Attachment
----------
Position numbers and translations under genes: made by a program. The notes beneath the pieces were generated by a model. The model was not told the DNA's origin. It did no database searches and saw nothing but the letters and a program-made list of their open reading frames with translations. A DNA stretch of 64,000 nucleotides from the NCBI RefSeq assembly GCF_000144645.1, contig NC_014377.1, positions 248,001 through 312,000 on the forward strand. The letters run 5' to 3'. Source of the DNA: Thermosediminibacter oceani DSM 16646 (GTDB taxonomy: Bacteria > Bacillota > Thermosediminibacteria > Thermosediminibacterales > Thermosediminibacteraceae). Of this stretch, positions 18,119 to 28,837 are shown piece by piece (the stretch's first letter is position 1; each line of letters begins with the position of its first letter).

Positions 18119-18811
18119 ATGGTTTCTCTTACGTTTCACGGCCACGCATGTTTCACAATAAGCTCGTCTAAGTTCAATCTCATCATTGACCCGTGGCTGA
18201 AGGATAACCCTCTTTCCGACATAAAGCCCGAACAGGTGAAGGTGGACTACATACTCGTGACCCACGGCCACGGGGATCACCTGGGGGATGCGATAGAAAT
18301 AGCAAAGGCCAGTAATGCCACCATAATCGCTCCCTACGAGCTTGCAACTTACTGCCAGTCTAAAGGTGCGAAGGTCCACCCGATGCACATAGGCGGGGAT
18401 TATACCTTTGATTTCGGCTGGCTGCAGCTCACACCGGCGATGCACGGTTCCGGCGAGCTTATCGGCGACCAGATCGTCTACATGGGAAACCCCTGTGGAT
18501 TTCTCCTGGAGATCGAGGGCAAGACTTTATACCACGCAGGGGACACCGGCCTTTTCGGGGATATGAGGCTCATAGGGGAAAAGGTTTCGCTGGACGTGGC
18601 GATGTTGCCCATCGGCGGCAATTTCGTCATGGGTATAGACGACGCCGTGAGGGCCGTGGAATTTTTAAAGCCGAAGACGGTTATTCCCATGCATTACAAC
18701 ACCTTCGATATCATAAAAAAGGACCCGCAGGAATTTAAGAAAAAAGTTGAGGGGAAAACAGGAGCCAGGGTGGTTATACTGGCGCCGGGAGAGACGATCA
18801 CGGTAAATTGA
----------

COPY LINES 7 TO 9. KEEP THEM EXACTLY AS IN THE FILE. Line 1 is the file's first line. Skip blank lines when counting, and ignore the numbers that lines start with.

18501 TTCTCCTGGAGATCGAGGGCAAGACTTTATACCACGCAGGGGACACCGGCCTTTTCGGGGATATGAGGCTCATAGGGGAAAAGGTTTCGCTGGACGTGGC
18601 GATGTTGCCCATCGGCGGCAATTTCGTCATGGGTATAGACGACGCCGTGAGGGCCGTGGAATTTTTAAAGCCGAAGACGGTTATTCCCATGCATTACAAC
18701 ACCTTCGATATCATAAAAAAGGACCCGCAGGAATTTAAGAAAAAAGTTGAGGGGAAAACAGGAGCCAGGGTGGTTATACTGGCGCCGGGAGAGACGATCA